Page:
Adolescents (ages 14-18 years) face the developmental challenge of defining who they are and how they fit into the world. Identity development is a complex process that involves applying the training and teaching we have given them, while the teen is trying on different identities. The teen is attempting to discover who they are and clarify their values through exploring different facets of their personality. Being tolerant of the adolescent while they try out new ideas is an important behavior for parents and coaches. The second major transition during the teenage phase is recognizing that sport is truly important in their life (Bloom 1985). The teen makes the transition in identity from “I play soccer” to “I am a soccer player.” Participation in sport and being an athlete becomes a significant piece of their identity. Helping the teenage athlete enhance the technical mastery of their chosen sport, while supporting their growth as an individual, is the challenge facing parents and coaches.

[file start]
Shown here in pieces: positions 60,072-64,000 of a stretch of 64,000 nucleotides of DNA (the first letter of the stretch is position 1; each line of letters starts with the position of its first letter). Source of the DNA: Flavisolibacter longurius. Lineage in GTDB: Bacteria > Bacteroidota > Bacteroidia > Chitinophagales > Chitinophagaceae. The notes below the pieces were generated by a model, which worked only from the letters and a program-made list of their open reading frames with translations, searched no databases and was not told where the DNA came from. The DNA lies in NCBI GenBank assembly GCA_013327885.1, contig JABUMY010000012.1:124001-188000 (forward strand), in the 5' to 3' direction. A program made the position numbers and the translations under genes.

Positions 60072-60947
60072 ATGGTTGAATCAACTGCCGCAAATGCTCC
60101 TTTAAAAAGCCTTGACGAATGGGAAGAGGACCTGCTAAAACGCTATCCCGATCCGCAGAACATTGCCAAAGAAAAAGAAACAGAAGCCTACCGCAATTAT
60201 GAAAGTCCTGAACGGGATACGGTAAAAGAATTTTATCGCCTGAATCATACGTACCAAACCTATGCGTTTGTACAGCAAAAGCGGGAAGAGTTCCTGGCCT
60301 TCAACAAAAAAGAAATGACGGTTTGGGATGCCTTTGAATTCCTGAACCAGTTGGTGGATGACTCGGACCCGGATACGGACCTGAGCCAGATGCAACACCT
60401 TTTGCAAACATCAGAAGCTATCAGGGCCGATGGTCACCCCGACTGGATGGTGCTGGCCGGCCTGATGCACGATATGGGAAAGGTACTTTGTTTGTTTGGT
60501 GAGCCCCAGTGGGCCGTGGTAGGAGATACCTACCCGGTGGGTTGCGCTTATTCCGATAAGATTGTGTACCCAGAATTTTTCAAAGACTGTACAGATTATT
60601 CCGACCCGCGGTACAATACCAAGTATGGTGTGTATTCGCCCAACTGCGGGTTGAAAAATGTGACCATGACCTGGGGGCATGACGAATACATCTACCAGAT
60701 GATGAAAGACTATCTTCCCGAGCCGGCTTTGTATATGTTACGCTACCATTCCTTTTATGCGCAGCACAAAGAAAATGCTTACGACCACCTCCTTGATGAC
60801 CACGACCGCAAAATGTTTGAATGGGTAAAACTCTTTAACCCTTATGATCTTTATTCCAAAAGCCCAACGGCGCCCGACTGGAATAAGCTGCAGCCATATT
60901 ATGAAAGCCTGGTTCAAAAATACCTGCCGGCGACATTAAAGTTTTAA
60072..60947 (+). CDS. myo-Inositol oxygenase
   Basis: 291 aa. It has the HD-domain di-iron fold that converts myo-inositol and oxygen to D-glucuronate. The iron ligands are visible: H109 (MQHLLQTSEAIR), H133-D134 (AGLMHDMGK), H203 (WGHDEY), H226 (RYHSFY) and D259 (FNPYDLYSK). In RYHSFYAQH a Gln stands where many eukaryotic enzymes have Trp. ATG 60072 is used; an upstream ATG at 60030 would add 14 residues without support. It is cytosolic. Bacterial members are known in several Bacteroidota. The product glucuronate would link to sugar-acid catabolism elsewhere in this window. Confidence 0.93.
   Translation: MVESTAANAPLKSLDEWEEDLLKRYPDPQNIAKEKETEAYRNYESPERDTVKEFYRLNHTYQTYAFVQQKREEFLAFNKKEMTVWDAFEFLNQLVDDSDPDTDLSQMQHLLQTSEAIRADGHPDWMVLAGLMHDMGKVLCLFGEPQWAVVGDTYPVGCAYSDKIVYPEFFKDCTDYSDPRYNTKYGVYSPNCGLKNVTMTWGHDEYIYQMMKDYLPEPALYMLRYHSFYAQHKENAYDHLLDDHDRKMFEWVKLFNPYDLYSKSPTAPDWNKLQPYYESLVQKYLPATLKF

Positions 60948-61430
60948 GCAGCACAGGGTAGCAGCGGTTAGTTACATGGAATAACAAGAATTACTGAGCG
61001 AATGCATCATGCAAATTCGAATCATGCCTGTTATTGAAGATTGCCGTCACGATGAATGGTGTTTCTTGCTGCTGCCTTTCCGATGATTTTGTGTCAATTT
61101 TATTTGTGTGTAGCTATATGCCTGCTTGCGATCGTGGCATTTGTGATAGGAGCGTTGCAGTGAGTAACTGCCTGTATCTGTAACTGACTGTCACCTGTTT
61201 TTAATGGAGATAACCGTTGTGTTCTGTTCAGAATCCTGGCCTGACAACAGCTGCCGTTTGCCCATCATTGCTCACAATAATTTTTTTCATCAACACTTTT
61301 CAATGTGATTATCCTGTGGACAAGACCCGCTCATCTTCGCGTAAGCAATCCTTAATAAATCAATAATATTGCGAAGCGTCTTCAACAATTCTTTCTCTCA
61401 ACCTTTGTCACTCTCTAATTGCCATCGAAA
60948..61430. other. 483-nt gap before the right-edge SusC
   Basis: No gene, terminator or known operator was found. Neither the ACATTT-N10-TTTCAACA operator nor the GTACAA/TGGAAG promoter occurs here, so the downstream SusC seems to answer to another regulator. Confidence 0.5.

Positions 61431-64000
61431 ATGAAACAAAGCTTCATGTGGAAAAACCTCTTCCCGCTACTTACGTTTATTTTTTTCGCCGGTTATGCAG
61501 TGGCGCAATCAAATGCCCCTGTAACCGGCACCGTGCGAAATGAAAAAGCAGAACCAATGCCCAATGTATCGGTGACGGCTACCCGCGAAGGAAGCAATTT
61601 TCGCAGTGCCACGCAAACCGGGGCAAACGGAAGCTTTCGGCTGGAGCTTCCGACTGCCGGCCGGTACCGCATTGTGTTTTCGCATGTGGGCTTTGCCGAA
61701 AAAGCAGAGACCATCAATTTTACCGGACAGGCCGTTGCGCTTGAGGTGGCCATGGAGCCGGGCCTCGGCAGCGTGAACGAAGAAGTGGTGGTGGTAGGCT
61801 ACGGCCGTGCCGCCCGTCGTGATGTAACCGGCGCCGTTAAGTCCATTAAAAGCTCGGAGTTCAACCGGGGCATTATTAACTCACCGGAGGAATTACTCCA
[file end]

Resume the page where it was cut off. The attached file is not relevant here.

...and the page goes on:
So what is the take home message? Consider these following pointers:
Encourage your child to focus on personal excellence. The ultimate goal of the sport experience is to challenge oneself and continually improve. When children perform their very best and lose, you need to help them feel like a winner. Help your child learn that success and failure is not quantified by, or equal to, winning and losing.
Keep it fun. Fun keeps kids in sport. Fun enhances the learning environment and is proven to increase performance too. When a child stops having fun and begins to dread practice or competition, it’s time for you as a parent to examine their sport environment.